Watched by the biggest crowd of the season, 29,914, which is also the second biggest league crowd ever at the CBS Arena, the Sky Blues showed all of their renowned 'never say die' attitude to overcome a team packed with players with Premiership experience and pedigree. Trailing from a controversial penalty, the team never panicked and showed great patience until eleven minutes from time when Callum O'Hare scored the equaliser. A second goal from Milan Van Ewijk and another O'Hare special sealed a famous comeback victory. 

It was the second successive league comeback following the 3-1 win at Middlesbrough something no Coventry City side has done since December 2012 during Mark Robins' first spell as manager. Then there were two away wins in four days over Christmas. At Stevenage on Boxing Day City trailed 1-0 until the 78th minute before Richard Wood, Carl Baker and David McGoldrick ensured a vital win. Three days later at MK Dons Daniel Powell gave the home side an early lead, Franck Moussa equalised, Ryan Lowe restored the Dons lead before Stephen Elliott nabbed two goals to give the Sky Blues a 3-2 win and extend their unbeaten run to 12 games.

The victory was also City's first comeback win at the CBS Arena since March 2022 when Sheffield United were defeated 4-1 after taking an early lead. City's scorers on what was Legends Day 2022 were Gyokeres, O'Hare 2 and Godden. The Leicester win was the 23rd home league comeback win since the move to the new stadium in 2005 including one at Sixfields (2013-14) and five at St Andrews (2019-21) and in my opinion was the most exciting, bearing in mind the quality of the opposition and the atmosphere in the stadium. The Fulham win in 2021 was good as was the last minute 3-2 win over Peterborough at Sixfields at Christmas 2013. In fact poor Peterborough have been the losers in three of those 23 comebacks and the 2015 3-2 win with two late Adam Armstrong goals was a classic.

Saturday's excellent crowd took the average for the season to 24,742 and if maintained will be the club's highest average since 1970-71 – the season that City played in Europe, averaged 26,039 and finished 10th in the old Division One. This season's average has only been bettered in 10 out of the 97 seasons the club has been members of the Football League – the best being in City's first season in the top flight, 1967-68, when crowds averaged a staggering 34,705. Whilst the CBS Arena has an official capacity of 32,609 there are a number of unusable areas between home and away fans meaning that record average will not be bettered.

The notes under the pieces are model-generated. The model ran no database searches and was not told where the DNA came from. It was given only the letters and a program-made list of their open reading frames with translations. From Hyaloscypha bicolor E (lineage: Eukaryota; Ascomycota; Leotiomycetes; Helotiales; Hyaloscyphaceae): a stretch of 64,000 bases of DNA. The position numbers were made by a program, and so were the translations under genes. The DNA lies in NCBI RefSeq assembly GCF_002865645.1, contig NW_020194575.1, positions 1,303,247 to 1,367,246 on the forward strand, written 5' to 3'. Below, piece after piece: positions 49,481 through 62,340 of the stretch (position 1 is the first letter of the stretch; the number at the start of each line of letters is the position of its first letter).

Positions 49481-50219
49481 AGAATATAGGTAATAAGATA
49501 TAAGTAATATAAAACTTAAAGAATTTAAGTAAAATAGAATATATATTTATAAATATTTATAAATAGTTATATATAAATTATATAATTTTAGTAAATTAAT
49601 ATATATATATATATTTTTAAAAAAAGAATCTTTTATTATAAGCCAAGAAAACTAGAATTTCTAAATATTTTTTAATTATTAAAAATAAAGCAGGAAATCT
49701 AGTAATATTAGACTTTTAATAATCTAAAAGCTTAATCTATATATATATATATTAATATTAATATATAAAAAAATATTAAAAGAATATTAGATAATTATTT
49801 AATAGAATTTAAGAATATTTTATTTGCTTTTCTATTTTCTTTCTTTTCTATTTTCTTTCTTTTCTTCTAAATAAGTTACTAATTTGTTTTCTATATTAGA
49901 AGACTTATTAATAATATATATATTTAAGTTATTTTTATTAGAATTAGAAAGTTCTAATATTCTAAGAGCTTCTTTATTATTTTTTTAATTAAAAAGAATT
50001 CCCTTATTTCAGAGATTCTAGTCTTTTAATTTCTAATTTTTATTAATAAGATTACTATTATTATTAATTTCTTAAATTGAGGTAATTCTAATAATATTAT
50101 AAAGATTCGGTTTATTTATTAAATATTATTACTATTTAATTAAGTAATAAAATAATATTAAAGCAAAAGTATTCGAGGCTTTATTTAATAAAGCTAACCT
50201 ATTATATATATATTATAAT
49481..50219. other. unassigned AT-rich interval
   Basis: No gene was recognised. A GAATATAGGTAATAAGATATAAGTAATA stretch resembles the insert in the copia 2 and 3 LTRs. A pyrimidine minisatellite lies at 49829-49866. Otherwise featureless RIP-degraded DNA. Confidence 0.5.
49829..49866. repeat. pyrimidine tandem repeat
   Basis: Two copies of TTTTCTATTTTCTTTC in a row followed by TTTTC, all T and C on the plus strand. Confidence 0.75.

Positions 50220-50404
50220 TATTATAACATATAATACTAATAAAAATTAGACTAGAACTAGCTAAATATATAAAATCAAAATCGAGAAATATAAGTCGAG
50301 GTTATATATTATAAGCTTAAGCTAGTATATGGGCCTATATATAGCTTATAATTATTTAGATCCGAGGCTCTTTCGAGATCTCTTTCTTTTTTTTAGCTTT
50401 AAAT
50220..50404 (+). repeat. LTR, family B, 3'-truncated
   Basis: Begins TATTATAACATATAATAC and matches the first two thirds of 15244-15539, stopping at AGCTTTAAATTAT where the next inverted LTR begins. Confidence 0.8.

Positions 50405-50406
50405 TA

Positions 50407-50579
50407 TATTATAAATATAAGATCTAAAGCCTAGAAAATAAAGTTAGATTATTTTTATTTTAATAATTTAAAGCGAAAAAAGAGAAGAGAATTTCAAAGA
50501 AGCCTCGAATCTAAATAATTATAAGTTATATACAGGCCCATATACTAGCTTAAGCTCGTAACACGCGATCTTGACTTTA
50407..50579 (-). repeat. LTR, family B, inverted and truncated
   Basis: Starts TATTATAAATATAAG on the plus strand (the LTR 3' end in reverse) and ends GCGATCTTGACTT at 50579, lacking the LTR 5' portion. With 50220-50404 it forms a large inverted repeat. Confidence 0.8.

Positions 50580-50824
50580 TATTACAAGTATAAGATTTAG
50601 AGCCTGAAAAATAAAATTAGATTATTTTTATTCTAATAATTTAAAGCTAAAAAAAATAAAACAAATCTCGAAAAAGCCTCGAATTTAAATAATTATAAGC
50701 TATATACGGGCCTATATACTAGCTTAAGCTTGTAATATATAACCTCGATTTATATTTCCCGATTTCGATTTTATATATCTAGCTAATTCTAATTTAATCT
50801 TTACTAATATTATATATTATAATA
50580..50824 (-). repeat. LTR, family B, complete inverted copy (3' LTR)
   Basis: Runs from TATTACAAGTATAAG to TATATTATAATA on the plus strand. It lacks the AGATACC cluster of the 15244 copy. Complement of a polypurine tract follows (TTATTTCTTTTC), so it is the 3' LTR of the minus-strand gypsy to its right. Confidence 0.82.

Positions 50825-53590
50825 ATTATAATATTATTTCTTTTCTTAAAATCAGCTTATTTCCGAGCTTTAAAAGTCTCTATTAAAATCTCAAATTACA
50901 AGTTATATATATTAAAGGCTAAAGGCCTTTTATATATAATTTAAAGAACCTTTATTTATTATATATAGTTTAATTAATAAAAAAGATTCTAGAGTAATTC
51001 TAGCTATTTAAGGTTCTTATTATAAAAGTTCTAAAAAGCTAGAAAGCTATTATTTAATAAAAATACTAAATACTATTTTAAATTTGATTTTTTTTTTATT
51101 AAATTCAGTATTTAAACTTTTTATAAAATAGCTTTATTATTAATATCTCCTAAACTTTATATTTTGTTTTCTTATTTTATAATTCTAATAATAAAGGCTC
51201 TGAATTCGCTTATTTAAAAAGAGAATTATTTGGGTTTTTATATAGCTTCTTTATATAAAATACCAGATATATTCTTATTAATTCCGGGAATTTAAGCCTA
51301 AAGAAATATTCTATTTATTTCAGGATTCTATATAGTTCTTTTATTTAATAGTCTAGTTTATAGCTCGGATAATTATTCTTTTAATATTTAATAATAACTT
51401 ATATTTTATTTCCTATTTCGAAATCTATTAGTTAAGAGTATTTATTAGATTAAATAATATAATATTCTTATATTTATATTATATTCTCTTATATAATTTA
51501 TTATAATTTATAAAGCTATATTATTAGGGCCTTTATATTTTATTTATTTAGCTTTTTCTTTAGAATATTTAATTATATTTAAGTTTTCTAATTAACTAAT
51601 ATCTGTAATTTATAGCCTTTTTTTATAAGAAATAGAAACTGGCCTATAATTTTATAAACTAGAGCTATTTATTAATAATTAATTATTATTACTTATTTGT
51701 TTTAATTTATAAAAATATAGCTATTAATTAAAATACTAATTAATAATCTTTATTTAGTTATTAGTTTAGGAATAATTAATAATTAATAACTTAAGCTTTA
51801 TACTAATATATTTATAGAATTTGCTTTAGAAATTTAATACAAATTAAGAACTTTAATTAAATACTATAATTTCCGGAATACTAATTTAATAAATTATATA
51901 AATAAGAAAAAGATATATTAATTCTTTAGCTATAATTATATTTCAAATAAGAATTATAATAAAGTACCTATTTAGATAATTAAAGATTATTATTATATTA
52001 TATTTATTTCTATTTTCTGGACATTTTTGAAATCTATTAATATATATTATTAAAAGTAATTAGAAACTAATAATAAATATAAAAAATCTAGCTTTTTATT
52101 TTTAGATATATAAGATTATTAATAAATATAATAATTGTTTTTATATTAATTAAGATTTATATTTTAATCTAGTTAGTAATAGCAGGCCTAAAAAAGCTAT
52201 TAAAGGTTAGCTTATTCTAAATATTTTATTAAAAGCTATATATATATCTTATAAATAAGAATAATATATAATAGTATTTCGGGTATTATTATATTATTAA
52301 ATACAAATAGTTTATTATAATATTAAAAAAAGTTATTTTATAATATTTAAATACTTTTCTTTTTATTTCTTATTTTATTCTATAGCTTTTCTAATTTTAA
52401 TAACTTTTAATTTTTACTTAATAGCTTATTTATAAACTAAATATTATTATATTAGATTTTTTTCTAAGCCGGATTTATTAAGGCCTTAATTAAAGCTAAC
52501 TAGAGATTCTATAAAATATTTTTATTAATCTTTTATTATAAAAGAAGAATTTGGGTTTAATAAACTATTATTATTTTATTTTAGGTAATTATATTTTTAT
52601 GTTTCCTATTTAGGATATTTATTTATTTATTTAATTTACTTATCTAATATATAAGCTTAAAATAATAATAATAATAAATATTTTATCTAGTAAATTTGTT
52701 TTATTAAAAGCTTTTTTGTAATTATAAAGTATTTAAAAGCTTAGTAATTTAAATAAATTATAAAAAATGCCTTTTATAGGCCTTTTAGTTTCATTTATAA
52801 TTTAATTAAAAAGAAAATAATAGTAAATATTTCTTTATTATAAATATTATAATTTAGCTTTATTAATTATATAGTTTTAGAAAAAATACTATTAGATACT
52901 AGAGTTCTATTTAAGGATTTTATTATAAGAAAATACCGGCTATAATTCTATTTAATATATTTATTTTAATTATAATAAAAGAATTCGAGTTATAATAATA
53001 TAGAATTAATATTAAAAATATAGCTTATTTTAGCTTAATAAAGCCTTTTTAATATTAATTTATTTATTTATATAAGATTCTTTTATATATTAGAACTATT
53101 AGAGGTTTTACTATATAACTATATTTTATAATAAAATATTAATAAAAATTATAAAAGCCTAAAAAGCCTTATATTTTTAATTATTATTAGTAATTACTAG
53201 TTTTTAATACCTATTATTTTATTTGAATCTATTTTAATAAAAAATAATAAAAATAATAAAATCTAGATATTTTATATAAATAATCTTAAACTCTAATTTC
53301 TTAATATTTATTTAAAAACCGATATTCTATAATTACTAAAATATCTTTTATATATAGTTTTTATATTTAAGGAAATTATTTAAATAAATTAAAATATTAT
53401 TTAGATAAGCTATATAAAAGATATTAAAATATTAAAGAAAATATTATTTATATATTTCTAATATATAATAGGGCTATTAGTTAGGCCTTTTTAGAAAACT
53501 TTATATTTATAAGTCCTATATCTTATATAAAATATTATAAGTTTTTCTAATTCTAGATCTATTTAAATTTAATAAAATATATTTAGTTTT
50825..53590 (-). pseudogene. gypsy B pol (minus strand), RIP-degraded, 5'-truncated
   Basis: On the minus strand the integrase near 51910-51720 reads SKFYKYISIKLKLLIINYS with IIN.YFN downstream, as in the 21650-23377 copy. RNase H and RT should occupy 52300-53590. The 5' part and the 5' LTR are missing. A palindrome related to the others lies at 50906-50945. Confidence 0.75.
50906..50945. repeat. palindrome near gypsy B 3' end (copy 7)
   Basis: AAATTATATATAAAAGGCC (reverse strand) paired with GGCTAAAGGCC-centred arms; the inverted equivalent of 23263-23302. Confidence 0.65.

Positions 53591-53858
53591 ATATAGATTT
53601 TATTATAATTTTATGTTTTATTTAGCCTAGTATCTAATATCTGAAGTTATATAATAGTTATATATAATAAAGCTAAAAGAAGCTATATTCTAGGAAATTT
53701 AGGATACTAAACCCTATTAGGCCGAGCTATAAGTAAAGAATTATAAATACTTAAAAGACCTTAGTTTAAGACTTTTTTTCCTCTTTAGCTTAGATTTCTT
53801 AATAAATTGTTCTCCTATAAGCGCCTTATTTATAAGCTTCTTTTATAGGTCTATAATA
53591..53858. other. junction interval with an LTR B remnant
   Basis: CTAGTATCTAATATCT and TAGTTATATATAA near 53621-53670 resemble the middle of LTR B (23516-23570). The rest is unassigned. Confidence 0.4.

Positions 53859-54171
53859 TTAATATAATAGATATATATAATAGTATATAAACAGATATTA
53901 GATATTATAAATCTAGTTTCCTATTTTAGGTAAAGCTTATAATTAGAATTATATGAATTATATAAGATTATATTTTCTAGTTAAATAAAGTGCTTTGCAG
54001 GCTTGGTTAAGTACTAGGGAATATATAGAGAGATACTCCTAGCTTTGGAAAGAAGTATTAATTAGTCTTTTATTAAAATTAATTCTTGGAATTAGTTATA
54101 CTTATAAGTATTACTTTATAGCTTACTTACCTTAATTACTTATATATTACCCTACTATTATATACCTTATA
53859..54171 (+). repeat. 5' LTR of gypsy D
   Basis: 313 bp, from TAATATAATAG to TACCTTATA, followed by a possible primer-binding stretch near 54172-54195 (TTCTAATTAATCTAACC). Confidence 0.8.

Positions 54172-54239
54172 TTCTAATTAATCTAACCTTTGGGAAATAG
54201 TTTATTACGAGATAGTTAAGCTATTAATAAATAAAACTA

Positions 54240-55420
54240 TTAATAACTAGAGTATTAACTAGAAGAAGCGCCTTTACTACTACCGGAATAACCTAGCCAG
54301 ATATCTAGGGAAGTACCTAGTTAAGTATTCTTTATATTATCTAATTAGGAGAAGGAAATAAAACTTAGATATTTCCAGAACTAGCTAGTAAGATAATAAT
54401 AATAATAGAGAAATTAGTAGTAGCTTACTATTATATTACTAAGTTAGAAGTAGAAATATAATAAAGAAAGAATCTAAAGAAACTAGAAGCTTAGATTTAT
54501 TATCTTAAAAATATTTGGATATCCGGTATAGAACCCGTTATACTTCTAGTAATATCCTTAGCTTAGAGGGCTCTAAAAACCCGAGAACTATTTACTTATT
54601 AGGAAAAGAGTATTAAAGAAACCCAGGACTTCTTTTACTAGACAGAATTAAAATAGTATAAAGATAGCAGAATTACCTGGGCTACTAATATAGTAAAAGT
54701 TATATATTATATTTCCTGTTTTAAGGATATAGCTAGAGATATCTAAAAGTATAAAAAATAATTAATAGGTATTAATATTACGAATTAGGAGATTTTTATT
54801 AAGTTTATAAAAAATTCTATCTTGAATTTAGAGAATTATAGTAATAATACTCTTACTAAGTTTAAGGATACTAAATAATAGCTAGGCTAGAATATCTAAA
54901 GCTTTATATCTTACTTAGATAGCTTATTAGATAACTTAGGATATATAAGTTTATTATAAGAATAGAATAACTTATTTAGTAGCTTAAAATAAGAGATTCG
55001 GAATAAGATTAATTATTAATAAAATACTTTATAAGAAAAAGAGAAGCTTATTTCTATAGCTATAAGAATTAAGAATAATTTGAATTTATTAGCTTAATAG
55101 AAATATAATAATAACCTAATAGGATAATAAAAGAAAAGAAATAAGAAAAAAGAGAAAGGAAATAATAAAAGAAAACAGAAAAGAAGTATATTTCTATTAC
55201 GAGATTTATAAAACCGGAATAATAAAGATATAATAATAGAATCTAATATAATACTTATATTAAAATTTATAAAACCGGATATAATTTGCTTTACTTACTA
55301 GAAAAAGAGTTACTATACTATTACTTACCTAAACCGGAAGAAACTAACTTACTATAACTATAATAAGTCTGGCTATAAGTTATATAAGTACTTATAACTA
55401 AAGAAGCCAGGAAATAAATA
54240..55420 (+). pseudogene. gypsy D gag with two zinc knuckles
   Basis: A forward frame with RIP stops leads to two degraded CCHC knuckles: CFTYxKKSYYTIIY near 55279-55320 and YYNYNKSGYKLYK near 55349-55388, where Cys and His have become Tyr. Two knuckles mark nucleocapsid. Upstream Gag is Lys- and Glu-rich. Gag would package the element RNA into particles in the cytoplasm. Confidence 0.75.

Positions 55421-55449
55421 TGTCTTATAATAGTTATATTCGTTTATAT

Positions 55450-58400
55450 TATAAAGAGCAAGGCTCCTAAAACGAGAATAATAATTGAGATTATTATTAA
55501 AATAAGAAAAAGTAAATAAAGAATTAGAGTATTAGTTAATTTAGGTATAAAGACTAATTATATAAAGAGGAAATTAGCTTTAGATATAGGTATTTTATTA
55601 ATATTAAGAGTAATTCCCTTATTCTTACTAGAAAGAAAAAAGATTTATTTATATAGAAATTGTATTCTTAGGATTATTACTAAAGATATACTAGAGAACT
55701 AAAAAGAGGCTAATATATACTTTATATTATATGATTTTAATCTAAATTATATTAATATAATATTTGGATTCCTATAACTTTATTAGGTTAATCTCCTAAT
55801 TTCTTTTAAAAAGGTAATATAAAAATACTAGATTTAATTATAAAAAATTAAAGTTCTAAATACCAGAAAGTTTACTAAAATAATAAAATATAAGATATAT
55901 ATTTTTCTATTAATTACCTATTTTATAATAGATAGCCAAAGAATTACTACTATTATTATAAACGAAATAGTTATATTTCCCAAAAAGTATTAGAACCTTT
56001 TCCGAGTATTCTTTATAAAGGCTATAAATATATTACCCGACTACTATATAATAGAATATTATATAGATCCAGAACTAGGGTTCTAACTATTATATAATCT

Sunday 14 January 2024

Jim's Column 13.1.24

Coventry City continued their good form with a comfortable 6-2 home victory over Oxford United in the FA Cup Third round. Big cup victories are a rare thing for the Sky Blues and it was the club's biggest victory in the competition since 1999 when Macclesfield Town were put to the sword 7-0 at Highfield Road. Since City joined the Football League in 1919 there have only been five instances of them scoring six or more goals in the FA Cup:

1929-30 Coventry City 7 Bath City 1

1934-35 Coventry City 7 Scunthorpe & Lindsey United 0

1963-64 Trowbridge Town 1 Coventry City 6

1998-99 Coventry City 7 Macclesfield 0

2023-24 Coventry City 6 Oxford United 2

In the first three instances the opponents were non-league clubs whilst Macclesfield were in the third tier of the league as are Oxford.